5 Best Judge Dredd Rip-Off’s That Time Forgot

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Posted on: August 16th, 2012

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John Wagner and Carlos Ezquerra’s 1977 policing super-fascist – Judge Dredd – has been a staple of the UK Comic’s anthology diet for the guts of 35 years now and with the new DREDD movie starring Karl Urban as ole ‘chin face’ and a fresh cut deal with comics franchise giant IDW, he doesn’t seem to be going anywhere for a time yet.

A much loved British character, Dredd ironically was an American, written and conceived by British creators envisioning a fascist future America that during the Regan era politics of the 80′s the US could neither fathom nor tolerate.



Dredd is described as: An American law enforcement officer in a violent city of the future where uniformed Judges combine the powers of police, judge, jury and executioner. Dredd and his fellow Judges are empowered to arrest, sentence, and even execute criminals on the spot. 

He’s not just a bastard. He’s the ‘ultimate bastard’! And everyone loves a bastard. So much in fact that he’s been ripped off to varying degrees of success since his beginnings way back in the arse end of the 70′s.

On that note – below are the 5 most notable Dredd rips that you forgot ever existed. Perhaps the only Dredd rip-offs that you forgot ever existed. And if not DROKK YOU Wikipedia!

Anyway, here they are, so check them the Drokk out Creep! And see if you agree:





Justice Peace is a time hopping merc hired by The Time Variance Authority to become the leader of their Temporal Law Enforcement Department and (one of) Marvel’s homage(s) to Judge Dredd. Originally an officer of the Federal Police in future USA’s Brooklynopolis, Peace’s timeline saw genetic encrypting at birth to keep crimes to a minimum. The character was created by Walt Simonson and debuted during his run on Thor (Vol #1 #373) and would go on to appear in Fantastic Four, Death-Lok and She-Hulk.



He notably packs a Peacemaker sidearm (the equivalent of Dredd’s Lawgiver) and is a double hard bastard, so much so he once subdued Thor and killed Doctor Doom (well, a duplicate anyway). As far as Dredd rip-off’s go he’s not the worst. And did I mention he subdued Thor (HE’S A GOD!). What a guy!

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    Dredd creator John Wagner grew up in America. He moved back to Scotland aged 13.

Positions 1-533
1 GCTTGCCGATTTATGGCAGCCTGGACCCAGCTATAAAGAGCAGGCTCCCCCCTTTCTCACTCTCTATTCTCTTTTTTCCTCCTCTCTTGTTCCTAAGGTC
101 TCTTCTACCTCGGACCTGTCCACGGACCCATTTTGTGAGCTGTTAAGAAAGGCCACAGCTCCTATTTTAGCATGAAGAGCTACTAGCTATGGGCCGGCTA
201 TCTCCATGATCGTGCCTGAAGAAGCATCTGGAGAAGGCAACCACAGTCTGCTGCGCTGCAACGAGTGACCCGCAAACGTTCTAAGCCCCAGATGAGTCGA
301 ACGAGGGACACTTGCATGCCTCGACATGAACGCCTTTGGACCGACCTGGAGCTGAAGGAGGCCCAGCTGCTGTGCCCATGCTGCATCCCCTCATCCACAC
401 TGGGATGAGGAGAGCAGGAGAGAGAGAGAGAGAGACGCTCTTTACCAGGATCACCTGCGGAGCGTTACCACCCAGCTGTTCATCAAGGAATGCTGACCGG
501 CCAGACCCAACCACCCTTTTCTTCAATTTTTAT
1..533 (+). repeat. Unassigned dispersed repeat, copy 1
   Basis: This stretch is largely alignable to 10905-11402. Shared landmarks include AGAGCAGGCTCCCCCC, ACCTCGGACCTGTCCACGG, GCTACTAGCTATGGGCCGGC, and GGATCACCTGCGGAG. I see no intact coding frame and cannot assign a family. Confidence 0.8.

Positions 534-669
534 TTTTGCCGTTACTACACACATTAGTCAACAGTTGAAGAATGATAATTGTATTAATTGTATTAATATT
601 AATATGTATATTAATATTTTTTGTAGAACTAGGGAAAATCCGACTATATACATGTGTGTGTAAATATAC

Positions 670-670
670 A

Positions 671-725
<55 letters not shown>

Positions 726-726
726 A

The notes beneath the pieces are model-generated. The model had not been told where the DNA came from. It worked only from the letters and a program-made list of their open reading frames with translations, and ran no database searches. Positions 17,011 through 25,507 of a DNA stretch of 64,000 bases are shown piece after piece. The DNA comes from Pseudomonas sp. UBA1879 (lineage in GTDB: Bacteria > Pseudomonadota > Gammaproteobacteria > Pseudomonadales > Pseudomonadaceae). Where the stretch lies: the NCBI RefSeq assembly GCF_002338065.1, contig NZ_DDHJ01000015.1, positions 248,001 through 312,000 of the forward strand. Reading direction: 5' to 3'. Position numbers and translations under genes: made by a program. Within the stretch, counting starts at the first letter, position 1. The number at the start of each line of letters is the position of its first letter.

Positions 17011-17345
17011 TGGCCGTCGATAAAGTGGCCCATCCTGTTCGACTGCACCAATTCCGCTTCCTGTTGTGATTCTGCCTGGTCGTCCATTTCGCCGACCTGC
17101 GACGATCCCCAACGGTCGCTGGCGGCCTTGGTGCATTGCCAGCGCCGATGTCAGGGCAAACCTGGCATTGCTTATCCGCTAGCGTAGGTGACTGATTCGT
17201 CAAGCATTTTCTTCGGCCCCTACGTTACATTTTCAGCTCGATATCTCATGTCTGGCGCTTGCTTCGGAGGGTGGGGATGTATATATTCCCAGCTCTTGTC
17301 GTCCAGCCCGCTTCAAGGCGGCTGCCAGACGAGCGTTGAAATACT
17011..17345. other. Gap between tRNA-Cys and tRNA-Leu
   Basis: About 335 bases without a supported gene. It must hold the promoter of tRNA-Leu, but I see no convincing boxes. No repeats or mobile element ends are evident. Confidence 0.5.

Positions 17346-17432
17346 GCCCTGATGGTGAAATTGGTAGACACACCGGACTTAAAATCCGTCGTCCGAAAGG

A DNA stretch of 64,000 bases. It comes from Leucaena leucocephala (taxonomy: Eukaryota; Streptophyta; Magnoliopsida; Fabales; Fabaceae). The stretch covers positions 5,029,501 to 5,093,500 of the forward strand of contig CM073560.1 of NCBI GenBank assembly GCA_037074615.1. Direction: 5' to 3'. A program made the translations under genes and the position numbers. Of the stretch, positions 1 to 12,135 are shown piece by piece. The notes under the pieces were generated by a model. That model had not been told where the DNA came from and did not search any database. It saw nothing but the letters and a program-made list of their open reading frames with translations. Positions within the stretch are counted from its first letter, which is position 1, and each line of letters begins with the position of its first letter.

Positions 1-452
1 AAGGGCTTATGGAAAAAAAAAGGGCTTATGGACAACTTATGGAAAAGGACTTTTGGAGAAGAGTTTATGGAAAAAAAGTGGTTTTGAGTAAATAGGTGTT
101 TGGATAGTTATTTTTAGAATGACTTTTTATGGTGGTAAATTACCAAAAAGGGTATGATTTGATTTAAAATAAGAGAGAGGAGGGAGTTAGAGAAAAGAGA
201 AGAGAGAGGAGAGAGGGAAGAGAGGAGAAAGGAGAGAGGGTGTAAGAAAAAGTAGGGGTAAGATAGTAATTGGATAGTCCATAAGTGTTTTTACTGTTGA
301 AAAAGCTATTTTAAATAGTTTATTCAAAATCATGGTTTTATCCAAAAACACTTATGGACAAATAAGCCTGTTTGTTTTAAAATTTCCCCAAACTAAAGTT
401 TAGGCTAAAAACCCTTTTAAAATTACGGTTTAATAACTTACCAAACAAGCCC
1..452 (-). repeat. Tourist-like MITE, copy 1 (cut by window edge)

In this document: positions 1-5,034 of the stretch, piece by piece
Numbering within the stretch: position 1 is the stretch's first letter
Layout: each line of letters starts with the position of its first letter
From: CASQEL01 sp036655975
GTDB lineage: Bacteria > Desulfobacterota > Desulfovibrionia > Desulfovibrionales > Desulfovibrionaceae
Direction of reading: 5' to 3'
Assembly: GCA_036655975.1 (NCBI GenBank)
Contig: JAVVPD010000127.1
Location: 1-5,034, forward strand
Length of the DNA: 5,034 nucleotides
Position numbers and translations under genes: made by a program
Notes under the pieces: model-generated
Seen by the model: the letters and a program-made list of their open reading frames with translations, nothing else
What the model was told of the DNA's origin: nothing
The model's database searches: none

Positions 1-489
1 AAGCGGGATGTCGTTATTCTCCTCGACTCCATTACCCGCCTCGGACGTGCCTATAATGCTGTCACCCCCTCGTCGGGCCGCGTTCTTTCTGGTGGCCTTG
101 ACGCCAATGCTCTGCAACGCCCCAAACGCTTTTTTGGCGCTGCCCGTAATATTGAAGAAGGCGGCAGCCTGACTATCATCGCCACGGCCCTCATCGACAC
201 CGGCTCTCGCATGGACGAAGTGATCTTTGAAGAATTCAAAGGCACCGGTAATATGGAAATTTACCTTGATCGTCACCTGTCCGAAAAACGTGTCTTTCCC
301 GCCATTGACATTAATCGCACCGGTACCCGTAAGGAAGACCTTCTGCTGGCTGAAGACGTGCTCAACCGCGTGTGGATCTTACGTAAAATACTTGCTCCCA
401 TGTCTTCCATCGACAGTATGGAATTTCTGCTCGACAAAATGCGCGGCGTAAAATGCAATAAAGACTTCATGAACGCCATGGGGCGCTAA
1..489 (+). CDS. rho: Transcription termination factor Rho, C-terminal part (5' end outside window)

• Ryan Deadpooln

    What? Demolition Man is awesome and definitely not forgotten!

  • http://www.facebook.com/Fix06 Mark McCann
  • http://eatthebabies.com/ BradyDale

    Those are crazy. Though I would argue that DEMOLITION MAN is not a forgotten movie.

    By the way: Demolition Man has one of the greatest kill shots in a final fight of action movies of that era.

  • humakt

    To be honest I love the adeptus arbitus because they remind me of Megacity Judges. I even have a squad of them I use for Necromunda painted blue with yellow head gear.

  • http://twitter.com/rich_trenholm Rich Trenholm

    Love this list. Also I always thought Mark Millar’s Canon Fodder, another 2000AD character, was something of a parody of Dredd – Last of the
    Priest Patrol, he’s another double hard bastard sworn to an unswerving moral code – religion rather than law

  • http://www.facebook.com/people/Dan-Reborn/100001419947845 Dan Reborn


    • Samurai Guy

      I think robocop was before Dredd…I think, let me check…nope not before Dredd but I’m pretty sure they got no references from Dredd to create the slow walking spine stiff take we all love.

  • mulberry

    Marshall Law? Or does it not count if Pat Mills rips himself off?

  • http://www.facebook.com/andy.skinner.988 Andy Skinner

    What about Marshall Laww? Another total bastard, but one that kicks the crap out of ‘superheroes’, so that makes him alright in my book!

  • Ndro

    Regarding the Adeptus Arbites: Here’s a fun fact for you, way back in the mists of time in the early 80s Games Workshop actually had the rights to Judge Dredd and produced a number of figures and games based on the character. Guess they never got the idea out of their system (though I’m not sure if they predate or are just con-current with the debut of the Arbites), and there is actually a direct lineage of sorts here. The more you know, eh?

    • http://twitter.com/DennisHamster Gav Thorpe

      When Warhammer 40,000 Rogue Trader was first produced (in 1987) it was to support the existing range of Citadel miniatures, including the 2000AD licensed ranges, along with Dr Who and all sorts of other things GW was producing at the time. So, yeah, the imagery was set from that point onwards.